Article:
“I don’t know what to do,” Rosen told an interviewer from “There must be some way to morally shame these people, because there were 20 dead children lying an eighth of a mile from my window all night long. And I sat there with my wife, because they couldn’t take the bodies out that night so the medical examiner could come. And I thought of an expression, that this ‘adds insult to injury,’ but that’s a stupid expression, because this is not an injury, this is an abomination.”

As evidence of the hoax, one web site points out that Rosen “focuses totally on the kids and the sound of gunshots. Even though his eyes and ears should've taken in the whole scene, his story focuses completely on the kids and the guns.” And the writer explains why, “if this was a false flag event designed to move political opinion on gun control, here in America, then you would get a lot more bang for your buck by talking about the innocent little children. That's what tugs on America's heart strings the most ... especially around Christmas time.”

It is both cruel and bizarre, but it is also just one more to add to the list:

911 was an inside job.
Global warming is a hoax.
President Obama was born in Kenya.
The President is a Muslim.
Evolution is a hoax.

And the list goes on.

We are in a strange place. Our technology allows us access to a wealth of information vastly greater than anything the world has previously known. But we do not trust our scholars or scientists. In one of the more memorable exchanges within the committee that reviewed standards for text books in Texas, one participant, a dentist, said that he did not want to leave history or science to “the experts.”

The late Daniel Patrick Moynihan once said, “Everyone is entitled to his own opinion, but not to his own facts.” In the strange world of the paranoid truthers, we are also entitled to our own facts.

Wednesday, January 9, 2013

Marriage Equality: A Response to Bishop Tobin

King Solomon loved many foreign women along with the daughter of Pharaoh: Moabite, Ammonite, Edomite, Sidonian, and Hittite women, from the nations concerning which the Lord had said to the Israelites, ‘You shall not enter into marriage with them, neither shall they with you; for they will surely incline your heart to follow their gods;’ Solomon clung to these in love. Among his wives were seven hundred princesses and three hundred concubines; and his wives turned away his heart. 
I Kings 11:1-3 

In a recent column in The Rhode Island Catholic, Bishop Thomas Tobin urged the General Assembly to reject “same sex marriage.” The quotation marks are his. He called it “immoral and unnecessary.” In setting forth his argument against marriage equality, the Bishop wrote:

“The proposal to legalize same-sex marriage is an attempt to redefine the institution of marriage as it has existed in every culture from the very beginning of human history. Marriage between a man and a woman was designed by God for two specific purposes: to affirm the complementary roles of males and females in a loving relationship, and to provide a stable foundation for the procreation and raising of children. Homosexual relationships can achieve neither of those goals.”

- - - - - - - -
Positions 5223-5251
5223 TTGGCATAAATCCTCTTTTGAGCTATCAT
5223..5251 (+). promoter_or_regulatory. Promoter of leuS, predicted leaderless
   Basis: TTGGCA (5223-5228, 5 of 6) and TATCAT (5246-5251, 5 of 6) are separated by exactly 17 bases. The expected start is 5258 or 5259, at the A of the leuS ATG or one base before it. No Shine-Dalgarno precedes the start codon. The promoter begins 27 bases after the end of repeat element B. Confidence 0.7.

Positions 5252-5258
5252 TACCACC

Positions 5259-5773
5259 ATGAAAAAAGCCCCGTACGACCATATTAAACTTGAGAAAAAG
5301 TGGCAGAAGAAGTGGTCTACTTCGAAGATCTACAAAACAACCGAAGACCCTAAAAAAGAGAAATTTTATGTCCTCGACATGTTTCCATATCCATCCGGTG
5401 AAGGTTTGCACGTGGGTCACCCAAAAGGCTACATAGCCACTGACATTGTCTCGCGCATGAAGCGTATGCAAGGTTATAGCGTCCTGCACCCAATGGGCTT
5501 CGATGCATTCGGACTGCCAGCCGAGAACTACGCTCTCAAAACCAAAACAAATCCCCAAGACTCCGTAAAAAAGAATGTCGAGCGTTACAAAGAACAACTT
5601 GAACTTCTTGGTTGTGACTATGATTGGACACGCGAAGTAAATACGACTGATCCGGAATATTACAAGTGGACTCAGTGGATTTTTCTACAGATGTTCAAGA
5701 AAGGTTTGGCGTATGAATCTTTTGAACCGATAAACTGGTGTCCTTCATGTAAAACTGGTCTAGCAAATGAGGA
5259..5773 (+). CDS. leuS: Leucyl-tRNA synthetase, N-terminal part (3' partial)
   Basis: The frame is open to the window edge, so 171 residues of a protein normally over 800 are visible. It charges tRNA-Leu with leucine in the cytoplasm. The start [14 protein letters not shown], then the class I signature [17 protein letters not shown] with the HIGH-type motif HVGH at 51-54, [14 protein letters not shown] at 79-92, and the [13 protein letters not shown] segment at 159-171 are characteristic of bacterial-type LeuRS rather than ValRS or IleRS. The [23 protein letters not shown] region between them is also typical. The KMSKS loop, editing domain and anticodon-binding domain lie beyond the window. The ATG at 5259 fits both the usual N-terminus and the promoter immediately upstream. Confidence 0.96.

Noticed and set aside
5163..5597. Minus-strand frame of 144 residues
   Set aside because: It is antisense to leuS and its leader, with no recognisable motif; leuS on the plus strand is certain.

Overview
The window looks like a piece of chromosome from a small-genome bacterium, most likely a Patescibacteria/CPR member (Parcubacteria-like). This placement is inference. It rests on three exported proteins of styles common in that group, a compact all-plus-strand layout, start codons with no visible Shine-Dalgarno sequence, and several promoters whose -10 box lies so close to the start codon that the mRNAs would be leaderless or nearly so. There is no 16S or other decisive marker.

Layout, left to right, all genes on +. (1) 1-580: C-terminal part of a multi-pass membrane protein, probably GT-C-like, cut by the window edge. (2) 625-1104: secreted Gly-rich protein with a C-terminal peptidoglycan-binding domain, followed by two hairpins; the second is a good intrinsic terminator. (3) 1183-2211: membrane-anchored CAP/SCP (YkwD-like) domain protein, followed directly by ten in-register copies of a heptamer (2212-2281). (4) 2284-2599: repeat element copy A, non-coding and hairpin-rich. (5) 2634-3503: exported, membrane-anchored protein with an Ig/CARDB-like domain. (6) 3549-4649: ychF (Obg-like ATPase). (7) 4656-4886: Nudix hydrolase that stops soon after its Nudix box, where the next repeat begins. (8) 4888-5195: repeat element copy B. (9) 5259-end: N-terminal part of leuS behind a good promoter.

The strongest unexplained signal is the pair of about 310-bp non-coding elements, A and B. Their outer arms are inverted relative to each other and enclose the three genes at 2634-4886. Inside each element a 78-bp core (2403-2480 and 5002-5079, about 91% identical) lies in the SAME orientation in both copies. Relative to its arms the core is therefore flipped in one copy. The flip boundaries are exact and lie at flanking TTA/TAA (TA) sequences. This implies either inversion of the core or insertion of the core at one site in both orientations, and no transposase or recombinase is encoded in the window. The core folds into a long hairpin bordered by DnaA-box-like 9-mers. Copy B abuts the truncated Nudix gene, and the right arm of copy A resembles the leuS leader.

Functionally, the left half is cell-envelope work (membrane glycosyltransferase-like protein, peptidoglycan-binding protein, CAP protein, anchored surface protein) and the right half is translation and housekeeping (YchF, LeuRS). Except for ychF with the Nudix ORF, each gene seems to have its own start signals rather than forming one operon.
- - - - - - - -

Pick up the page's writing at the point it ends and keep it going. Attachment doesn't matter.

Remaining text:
The idea that marriage has been defined “in every culture from the very beginning of human history” as a relationship between one man and one woman comes as a great surprise to anyone who has read the Bible. The patriarchs all had several wives and in their stories the rivalry among the wives often plays a significant role in the narrative. And later we read of Saul and David and Solomon, whose wives and concubines were counted in the hundreds.

Marriage has been redefined countless times over the centuries as the roles of men and women have changed. Marriage is no longer defined as a business transaction between the woman’s father and her husband to be, in which she was sold as property. Our definition of marriage no longer includes the right of the husband to beat, or rape, or abandon his wife. It’s not that long ago that the wedding vows typically had the woman promising to “obey” her husband.

According to the Bishop, one of the purposes of marriage is to “affirm the complementary roles of males and females in a loving relationship.” But he does not say what those “complementary roles” are. Both men and women are capable of working outside the home. Each is capable of being the primary “at home parent.” Both can change diapers, cook supper, push strollers, and coach Little League.

In terms of raising children, we already know that children raised by same sex parents are no more likely to have problems than children in “traditional” families.

Bishop Tobin argues that “natural law, the Holy Scriptures, and long-standing religious tradition are very consistent in affirming that homosexual activity is sinful, contrary to God’s plan.”

He is entitled to his reading of Scripture, but it is important to point out that significant numbers of Christians and Jews read those passages differently. The Episcopal Church, the United Church of Christ, the Evangelical Lutheran Church in America, the Presbyterian Church U.S.A., as well as both Conservative and Reform Judaism have read those same texts and come to very different conclusions. The argument from natural law is also subject to dispute. We do well to remember that in past centuries natural law was cited in support of slavery, segregation, and the subjugation of women.

Bishop Tobin called same sex marriage "immoral and unnecessary." He is wrong on both counts. It is moral and it is necessary. It is a basic question of civil rights and equal treatment under the law.

Gay and lesbian couples are already living in committed relationships. They are already raising families. They are our neighbors, co-workers and fellow citizens. They sit with us in church on Sunday mornings. They go to PTA meetings and soccer games. The relationships and the families already exist. The question is whether or not those relationships are given equal protection and recognition under the law.

As Christians, we look to Jesus’ teachings for guidance and direction. He never said anything about homosexuality, but he said a great deal about how we treat our neighbors. A verse from the Sermon on the Mount provides a good summary: